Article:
The body of knowledge on music therapy has expanded, and the studies that have been conducted on it show that it is beneficial for a wide range of people and conditions. As a result, music therapy is now widely accepted in hospitals, clinics, schools, and mental health facilities.

 Additionally, music has a significant impact on emotional resonance. Many different emotions can be evoked by various tunes and rhythms. A depressing piece can make you feel down, whilst an uplifting song might make you feel happy and excited. As a result of music’s capacity to synchronise with our emotional states and cause the production of neurotransmitters like dopamine and serotonin, we have an emotional response to it. These molecules are essential for controlling mood and emotion, underscoring the significant impact that music has on our emotional health. It is important to understand that individual differences in musical perception can be attributed to things like cultural background and life experiences. As a result, each person’s emotional reaction to a particular piece of music will be unique. It is possible to maximise the therapeutic advantages of music-based therapies by customising them to meet individual requirements and preferences by being aware of these variations.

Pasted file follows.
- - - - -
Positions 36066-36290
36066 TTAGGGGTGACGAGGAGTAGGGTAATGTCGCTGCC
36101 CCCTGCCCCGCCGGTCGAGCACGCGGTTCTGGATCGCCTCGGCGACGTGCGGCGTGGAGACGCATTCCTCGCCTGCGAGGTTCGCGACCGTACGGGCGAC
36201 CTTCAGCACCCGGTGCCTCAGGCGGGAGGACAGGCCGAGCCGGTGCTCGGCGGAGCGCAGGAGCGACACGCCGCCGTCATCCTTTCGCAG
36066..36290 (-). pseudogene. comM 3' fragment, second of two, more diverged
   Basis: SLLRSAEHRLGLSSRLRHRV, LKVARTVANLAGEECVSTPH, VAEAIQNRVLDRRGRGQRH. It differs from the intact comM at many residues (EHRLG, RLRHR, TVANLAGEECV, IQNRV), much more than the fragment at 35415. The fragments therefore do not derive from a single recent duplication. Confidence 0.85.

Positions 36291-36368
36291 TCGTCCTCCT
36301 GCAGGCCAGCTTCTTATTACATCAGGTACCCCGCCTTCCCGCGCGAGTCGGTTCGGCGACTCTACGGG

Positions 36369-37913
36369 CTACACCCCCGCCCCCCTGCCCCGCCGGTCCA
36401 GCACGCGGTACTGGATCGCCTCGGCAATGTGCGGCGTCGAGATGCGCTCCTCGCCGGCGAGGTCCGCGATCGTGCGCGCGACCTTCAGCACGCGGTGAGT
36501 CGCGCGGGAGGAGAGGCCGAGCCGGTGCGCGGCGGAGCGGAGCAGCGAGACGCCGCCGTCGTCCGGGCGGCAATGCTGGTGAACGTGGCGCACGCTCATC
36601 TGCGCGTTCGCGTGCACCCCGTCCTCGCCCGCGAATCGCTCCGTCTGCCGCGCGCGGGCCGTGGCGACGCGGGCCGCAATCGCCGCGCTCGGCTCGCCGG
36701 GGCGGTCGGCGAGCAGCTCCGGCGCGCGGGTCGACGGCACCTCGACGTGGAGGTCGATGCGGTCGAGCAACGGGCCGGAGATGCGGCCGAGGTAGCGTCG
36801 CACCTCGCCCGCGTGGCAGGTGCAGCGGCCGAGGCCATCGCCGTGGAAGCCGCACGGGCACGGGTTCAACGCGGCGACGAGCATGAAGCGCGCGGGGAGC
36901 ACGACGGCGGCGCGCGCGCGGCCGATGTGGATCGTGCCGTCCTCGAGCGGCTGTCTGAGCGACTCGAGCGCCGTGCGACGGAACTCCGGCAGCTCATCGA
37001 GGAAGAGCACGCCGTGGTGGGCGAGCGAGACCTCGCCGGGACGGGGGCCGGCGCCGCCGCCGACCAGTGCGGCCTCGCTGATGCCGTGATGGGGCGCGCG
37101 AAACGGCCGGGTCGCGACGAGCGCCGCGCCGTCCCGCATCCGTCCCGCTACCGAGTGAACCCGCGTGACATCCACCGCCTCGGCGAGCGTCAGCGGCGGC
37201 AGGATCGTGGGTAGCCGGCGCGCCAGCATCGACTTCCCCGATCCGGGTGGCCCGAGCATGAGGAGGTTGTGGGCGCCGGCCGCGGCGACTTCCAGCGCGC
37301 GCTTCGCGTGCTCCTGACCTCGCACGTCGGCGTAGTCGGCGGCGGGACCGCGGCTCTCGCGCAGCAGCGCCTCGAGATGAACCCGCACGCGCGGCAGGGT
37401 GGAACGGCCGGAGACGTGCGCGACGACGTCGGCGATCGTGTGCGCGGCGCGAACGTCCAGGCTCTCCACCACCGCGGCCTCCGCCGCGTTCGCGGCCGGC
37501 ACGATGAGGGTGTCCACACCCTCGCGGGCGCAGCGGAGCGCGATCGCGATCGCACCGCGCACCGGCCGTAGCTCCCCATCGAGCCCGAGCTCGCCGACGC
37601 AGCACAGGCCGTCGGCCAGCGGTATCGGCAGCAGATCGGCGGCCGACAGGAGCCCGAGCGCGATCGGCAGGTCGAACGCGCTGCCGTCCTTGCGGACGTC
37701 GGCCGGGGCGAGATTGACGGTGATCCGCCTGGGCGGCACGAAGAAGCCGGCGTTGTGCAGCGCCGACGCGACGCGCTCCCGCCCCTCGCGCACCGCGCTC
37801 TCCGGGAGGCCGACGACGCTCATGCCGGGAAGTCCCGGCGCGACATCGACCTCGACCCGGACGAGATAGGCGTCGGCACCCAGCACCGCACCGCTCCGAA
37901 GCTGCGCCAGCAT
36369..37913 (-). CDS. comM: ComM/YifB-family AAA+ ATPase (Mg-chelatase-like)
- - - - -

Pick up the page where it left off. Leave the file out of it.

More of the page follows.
The impact of music on memory is an enthralling area of study that demonstrates the power of music in changing our experiences and emotions. Music has a great deal of potential as a therapeutic aid, from its capacity to spark memories to its profound effects on brain health and emotional wellbeing. As we learn more about the complex relationships between music and the brain, it becomes clear that including music in daily activities might benefit our memory, ability to control our emotions, and general brain health.